If Richfield's population grows at a snail's pace of only 2 percent, the community will be in a culinary water drought within 17 years.
That's the finding of a culinary water study conducted by Jones and DeMille Engineering and Richfield Finance Director Mike Langston. They said they used the 2 percent figure because they wanted to be on the conservative side of their projections.Richfield's growth has been steady with no population explosion, averaging close to 5 percent annually. A boom is still possible, as has happened in many rural towns and cities in Utah.
The study showed the culinary water system currently has about 2,100 equivalent residential unit connections, along with 200 businesses. Needs are projected at 2,451 connections by the year 2000 and 3,639 by 2020.
Even using the meager 2 percent growth rate, the city will have an inadequate culinary water supply by 2014. The study considered the source of the water and its storage and distribution.
A new well at the city's industrial park will provide one new source of culinary water, and the study says the city should plan for another one. Present water supplies are wells and a spring west of Richfield, which was developed and has been in use since the city's founding.
While Richfield has excess irrigation water through the shares it owns, it doesn't have any additional water rights to drill new wells, said City Administrator Woody Farnsworth.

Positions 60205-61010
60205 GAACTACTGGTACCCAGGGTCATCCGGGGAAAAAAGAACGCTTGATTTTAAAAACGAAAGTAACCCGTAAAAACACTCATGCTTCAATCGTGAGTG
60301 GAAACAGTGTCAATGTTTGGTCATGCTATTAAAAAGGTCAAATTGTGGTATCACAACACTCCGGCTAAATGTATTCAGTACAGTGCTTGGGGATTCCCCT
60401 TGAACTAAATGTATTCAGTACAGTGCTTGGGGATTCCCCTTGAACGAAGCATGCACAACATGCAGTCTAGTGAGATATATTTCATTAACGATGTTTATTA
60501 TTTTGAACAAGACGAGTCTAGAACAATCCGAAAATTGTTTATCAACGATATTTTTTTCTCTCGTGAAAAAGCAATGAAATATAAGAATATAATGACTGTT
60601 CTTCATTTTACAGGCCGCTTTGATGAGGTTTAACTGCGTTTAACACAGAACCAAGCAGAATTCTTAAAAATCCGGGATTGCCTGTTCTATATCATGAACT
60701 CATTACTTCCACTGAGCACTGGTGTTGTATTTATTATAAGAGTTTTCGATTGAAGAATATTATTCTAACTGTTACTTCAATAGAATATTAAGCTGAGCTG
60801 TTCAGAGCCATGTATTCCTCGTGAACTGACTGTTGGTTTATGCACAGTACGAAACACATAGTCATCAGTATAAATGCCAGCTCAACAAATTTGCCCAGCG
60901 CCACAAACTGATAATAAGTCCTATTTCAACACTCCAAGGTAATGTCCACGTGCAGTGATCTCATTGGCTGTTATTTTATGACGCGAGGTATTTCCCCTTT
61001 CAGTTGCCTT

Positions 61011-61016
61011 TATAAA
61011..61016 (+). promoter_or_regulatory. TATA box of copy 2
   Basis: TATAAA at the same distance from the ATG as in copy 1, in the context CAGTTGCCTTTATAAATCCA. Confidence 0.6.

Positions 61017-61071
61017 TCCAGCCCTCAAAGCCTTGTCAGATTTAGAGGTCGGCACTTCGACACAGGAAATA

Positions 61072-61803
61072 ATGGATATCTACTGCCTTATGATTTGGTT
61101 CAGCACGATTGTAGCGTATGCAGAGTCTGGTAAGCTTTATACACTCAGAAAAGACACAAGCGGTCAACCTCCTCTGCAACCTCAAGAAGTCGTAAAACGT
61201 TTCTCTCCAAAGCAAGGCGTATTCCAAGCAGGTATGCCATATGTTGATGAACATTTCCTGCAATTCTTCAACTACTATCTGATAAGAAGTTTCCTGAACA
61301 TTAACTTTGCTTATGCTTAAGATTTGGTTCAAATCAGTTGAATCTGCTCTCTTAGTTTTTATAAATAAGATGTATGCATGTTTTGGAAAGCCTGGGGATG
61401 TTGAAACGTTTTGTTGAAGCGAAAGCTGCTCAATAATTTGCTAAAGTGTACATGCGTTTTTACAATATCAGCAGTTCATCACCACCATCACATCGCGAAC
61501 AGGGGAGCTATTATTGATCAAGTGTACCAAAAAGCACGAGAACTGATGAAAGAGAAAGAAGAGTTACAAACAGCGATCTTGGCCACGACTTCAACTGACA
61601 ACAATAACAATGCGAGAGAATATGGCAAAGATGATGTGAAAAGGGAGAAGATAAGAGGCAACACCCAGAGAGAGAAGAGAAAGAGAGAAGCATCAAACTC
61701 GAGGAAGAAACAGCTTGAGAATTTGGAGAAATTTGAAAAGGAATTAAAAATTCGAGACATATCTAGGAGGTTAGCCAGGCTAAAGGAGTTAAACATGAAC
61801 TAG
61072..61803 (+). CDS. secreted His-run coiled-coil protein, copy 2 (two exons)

That leaves city fathers with a dilemma. Should officials try to find a way to get more underground water or build an expensive pressurized irrigation system so that surface water could be used to relieve the demand for culinary water?
Mayor Paul Lyman has opted for the latter, but the City Council refused to go along with his suggestion, opting instead to drill wells to provide enough culinary water for the next few years. Lyman thinks that would be a Band-Aid solution and would not solve the projected water shortage problem.
It was determined three years ago that a pressurized irrigation system would cost $4.4 million.
There will be some relief because the City Council is moving to get public entities, who use large quantities of culinary water for irrigation purposes, off the system. Those include schools, churches and the city parks, where existing irrigation water can be used.